Giving good weight

by John McPhee

Hardcover, 1979




New York : Farrar-Straus-Giroux, c1979.


"You people come into the market--the Greenmarket, in the open air under the down pouring sun--and you slit the tomatoes with your fingernails. With your thumbs, you excavate the cheese. You choose your stringbeans one at a time. You pulp the nectarines and rape the sweet corn. You are something wonderful, you are--people of the city--and we, who are almost without exception strangers here, are as absorbed with you as you seem to be with the numbers on our hanging scales." So opens the title piece in this collection of John McPhee's classic essays, grouped here with four others, including "Brigade de Cuisine," a profile of an artistic and extraordinary chef; "The Keel of Lake Dickey," in which a journey down the whitewater of a wild river ends in the shadow of a huge projected dam; a report on plans for the construction of nuclear power plants that would float in the ocean; and a pinball shoot-out between two prizewinning journalists.… (more)

User reviews

LibraryThing member jhevelin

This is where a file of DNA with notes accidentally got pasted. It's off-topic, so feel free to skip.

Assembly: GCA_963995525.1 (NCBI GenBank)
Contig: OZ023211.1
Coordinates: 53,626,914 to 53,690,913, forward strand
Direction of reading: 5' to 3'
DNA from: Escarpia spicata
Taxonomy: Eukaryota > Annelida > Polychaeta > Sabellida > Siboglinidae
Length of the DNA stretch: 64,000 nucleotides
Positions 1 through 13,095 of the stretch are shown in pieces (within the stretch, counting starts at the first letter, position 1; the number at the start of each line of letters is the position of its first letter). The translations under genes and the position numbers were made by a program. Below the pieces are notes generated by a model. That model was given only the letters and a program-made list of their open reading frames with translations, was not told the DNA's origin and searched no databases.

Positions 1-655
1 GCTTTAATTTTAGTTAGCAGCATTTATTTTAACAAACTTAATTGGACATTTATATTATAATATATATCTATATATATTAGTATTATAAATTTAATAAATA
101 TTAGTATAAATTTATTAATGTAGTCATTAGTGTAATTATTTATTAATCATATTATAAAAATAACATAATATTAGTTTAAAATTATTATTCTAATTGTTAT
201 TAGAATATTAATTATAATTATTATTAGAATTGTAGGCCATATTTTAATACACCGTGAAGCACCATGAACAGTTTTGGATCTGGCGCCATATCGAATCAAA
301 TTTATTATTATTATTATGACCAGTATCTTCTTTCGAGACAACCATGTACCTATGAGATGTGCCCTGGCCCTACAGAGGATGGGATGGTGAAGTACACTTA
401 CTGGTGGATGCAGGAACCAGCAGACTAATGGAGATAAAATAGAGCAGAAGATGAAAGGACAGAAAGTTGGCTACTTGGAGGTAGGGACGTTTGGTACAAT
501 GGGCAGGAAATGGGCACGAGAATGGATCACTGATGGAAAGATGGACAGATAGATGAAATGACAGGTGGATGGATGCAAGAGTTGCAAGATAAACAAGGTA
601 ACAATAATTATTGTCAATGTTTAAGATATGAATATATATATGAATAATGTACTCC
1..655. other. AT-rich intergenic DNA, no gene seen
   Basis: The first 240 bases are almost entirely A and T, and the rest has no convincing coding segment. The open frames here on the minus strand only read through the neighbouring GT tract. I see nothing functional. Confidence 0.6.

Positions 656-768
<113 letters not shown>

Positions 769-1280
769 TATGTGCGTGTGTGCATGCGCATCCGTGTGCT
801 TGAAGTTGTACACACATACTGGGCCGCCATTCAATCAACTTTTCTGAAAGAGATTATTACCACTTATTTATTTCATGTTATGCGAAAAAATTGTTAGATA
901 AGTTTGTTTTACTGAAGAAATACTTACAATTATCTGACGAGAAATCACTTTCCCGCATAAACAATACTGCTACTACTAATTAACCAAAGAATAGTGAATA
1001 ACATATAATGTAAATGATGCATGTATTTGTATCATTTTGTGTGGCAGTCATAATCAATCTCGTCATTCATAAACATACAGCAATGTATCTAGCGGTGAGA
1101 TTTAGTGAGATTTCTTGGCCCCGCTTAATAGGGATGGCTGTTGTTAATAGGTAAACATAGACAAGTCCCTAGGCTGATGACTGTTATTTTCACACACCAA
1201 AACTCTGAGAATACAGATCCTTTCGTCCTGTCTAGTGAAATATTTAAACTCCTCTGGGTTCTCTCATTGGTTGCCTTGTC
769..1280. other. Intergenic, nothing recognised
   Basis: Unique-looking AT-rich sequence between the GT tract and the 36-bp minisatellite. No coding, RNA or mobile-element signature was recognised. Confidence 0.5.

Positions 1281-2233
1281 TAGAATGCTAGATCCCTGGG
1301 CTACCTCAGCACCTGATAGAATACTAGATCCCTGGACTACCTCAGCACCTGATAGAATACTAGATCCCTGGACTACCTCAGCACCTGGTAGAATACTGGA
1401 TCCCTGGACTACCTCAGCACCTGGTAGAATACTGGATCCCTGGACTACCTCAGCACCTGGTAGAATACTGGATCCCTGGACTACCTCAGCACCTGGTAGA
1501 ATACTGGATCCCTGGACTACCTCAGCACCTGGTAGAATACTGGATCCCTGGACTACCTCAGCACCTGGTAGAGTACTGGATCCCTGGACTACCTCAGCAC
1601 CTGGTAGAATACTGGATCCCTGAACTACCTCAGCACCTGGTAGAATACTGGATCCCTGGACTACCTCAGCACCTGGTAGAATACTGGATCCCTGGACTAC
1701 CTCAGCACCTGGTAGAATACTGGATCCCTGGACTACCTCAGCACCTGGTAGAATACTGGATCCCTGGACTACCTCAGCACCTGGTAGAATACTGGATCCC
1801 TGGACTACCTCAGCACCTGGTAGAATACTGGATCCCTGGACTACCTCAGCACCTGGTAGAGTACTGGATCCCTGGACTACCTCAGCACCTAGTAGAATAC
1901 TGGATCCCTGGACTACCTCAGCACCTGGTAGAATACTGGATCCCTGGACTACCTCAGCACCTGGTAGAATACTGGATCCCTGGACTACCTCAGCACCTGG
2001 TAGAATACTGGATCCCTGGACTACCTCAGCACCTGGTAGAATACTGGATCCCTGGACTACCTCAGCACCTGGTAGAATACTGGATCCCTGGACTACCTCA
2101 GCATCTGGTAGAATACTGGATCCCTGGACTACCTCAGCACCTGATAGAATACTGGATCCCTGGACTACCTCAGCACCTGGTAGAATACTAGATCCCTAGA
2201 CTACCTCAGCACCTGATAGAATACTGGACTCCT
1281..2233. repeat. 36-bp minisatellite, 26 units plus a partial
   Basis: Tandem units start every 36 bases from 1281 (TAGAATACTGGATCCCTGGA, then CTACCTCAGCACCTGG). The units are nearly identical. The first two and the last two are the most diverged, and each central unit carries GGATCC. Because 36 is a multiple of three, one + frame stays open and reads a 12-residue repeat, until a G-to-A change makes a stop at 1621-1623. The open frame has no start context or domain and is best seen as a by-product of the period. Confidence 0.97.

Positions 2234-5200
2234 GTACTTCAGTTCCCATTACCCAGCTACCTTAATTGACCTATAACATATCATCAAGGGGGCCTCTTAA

I have been a fan of John McPhee's writing for over thirty years, but I don't know how to rate this book. The article "The Atlantic Generating Station," about a proposal to build a floating nucler power plant off the New Jersey coast in the 1970s, is flawed by a significant omission: while the article goes into significant detail about the studies of fish and wildlife and ocean currents and myriad other factors subcontracted by the nuclear industry, there are only two slight references to the subject of radioactivity, and absolutely no mention, repeat, no mention, of even the subject of issues surrounding the handling and disposal of nuclear waste. These issues were certainly widely debated before McPhee wrote his article, and given McPhee's stature as a journalist, I can only assume that the omission was deliberate and that this article was written as a puff piece for the nuclear industry. I don't require John McPhee to agree with me about the dangers posed by nuclear power and nuclear waste, and I would have welcomed a thoughtful, intelligent discussion of the issues, the kind of extended exploration of all facets of a subject that usually delights me about McPhee's treatment of a theme. McPhee is no stranger to nuclear subjects (his book on Ted Taylor, "The Curve of Binding Energy," showed him technically aware but politically naive), so I can only assume the omission of any mention of nuclear waste was not accidental. I feel betrayed by a trusted friend.… (more)



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